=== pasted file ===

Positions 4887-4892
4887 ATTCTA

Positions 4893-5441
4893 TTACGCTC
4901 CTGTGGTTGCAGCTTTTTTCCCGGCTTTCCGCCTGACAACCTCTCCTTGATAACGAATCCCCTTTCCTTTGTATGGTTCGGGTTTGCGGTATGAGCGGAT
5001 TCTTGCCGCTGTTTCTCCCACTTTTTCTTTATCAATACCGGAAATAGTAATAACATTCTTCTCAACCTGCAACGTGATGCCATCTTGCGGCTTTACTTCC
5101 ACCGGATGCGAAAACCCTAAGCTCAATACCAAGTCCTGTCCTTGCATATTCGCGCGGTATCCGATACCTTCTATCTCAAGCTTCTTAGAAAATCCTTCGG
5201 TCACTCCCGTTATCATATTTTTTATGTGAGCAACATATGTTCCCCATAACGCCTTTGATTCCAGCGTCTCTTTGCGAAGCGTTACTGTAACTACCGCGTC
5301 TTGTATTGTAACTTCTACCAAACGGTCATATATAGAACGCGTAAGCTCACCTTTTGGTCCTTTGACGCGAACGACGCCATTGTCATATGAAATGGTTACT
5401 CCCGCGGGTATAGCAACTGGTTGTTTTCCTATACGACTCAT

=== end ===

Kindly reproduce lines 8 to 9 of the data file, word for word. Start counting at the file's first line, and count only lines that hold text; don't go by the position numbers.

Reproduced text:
5201 TCACTCCCGTTATCATATTTTTTATGTGAGCAACATATGTTCCCCATAACGCCTTTGATTCCAGCGTCTCTTTGCGAAGCGTTACTGTAACTACCGCGTC
5301 TTGTATTGTAACTTCTACCAAACGGTCATATATAGAACGCGTAAGCTCACCTTTTGGTCCTTTGACGCGAACGACGCCATTGTCATATGAAATGGTTACT